Here’s another fascinating fact. Sequoia National Park was the first park actually created to protect a living organism.
General Sherman Tree in Sequoia National Park
If you’ve read Jonathan Swift’s classic, Gulliver’s Travels, or Travels into Several Remote Nations of the World, it’s the story of Lemuel Gulliver who journeys to four amazing lands.
While his most famous voyage was to Lilliput (ergo the “Lilliputians” or “Little People”), in one of Gulliver’s other journeys, he travels to the land of Brobdingnag where a blade of grass is as tall as a tree.
You don’t have to travel to Brobdingnag to experience what Gulliver did. Travel to Sequoia National Park where the trees are so tall and so amazing that you’ll feel like a Lilliputian in this land of the giants.
These massive Sequoia trees actually grow between 5,000 and 8,000 feet in elevation.
How is this possible you might ask? At Sequoia, the winters are relatively mild which makes it a perfect natural habitat for these incredible specimens to grow and thrive.
Sequoia National Park Is Home To The Tallest Mountain In The Lower 48 States
It’s not just tall trees that Sequoia National Park has to offer. Sequoia also has the tallest mountain in the lower contiguous 48 states.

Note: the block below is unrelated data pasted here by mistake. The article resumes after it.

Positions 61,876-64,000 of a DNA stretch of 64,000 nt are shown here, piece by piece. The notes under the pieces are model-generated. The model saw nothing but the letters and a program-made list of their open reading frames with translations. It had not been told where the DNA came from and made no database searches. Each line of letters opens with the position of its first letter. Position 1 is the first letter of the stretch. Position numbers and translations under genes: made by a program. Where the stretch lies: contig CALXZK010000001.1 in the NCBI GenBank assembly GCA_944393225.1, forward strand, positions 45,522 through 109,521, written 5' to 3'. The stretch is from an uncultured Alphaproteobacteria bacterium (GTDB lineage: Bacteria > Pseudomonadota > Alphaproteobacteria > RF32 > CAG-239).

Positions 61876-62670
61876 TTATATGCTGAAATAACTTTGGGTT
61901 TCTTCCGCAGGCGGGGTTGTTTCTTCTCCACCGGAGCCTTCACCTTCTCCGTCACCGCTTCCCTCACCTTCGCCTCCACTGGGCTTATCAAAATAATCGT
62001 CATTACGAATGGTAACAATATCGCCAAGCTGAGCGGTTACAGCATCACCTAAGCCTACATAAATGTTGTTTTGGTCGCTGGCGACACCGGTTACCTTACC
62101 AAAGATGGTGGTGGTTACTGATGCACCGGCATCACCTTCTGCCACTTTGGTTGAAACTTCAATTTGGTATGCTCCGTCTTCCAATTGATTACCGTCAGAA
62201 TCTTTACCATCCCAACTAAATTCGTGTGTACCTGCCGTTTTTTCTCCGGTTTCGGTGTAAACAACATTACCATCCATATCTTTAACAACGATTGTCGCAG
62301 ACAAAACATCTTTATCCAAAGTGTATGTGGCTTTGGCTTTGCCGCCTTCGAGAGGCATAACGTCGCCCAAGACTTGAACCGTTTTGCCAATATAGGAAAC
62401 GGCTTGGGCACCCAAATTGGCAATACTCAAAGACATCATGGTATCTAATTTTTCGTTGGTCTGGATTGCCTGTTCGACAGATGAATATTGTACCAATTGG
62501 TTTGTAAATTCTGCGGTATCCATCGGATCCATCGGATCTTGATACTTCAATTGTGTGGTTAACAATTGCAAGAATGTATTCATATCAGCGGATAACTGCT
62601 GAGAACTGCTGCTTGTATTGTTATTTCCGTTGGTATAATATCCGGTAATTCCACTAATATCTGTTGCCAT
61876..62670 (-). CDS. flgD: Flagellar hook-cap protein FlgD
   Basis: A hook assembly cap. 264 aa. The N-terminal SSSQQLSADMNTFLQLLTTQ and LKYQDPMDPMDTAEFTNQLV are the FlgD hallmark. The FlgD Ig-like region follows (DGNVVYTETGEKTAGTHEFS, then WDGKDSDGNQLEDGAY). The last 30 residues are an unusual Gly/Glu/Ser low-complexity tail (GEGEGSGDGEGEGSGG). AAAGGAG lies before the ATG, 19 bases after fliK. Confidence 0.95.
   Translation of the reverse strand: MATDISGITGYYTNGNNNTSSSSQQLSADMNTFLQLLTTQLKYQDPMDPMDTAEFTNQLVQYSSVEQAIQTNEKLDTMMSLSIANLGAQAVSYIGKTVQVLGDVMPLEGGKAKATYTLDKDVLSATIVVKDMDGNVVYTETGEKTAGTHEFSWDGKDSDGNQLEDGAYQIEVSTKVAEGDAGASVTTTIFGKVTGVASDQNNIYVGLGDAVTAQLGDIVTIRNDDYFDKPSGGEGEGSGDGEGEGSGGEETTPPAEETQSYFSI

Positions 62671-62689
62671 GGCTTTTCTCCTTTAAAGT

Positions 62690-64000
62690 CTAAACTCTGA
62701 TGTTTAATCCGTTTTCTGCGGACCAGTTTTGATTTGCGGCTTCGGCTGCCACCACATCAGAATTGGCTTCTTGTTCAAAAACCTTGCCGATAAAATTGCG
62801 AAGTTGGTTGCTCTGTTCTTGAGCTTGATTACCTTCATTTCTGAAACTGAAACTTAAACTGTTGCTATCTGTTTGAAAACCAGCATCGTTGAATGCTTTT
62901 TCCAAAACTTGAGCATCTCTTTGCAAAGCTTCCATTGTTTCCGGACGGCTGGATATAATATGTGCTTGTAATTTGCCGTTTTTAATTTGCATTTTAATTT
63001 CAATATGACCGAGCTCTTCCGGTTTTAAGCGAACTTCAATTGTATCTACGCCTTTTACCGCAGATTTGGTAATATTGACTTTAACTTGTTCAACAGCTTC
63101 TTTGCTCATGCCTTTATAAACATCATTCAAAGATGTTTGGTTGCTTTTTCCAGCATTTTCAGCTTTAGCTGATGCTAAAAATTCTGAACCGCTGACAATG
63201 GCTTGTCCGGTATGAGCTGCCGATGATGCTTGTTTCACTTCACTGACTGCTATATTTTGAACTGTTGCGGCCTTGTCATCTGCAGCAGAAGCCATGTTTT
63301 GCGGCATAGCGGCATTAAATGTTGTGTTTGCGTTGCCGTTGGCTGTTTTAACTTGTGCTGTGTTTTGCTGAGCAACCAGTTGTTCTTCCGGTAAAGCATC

Mount Whitney is the highest mountain in the contiguous United States. It has an elevation of 14,505 feet. The mountain’s west slope is located in Sequoia National Park. The southern terminus of the John Muir Trail is where the summit is located.
The Great Basin Divide
Remember that wonderful song from The Sound Of Music, which Julie Andrews sings? It’s called “Climb Every Mountain.” While you may not want to climb every mountain, if you’re looking for a mountain to climb you won’t find many higher than Mount Whitney.
From the peak of Mount Whitney, you can see the incredible majesty of the Sierra Nevada range and look down into the beautiful Owens Valley. This magnificent mountain is the highest point of the Great Basin Divide.
Sequoia & Kings Canyon National Parks Feature Over 800 Miles Of Trails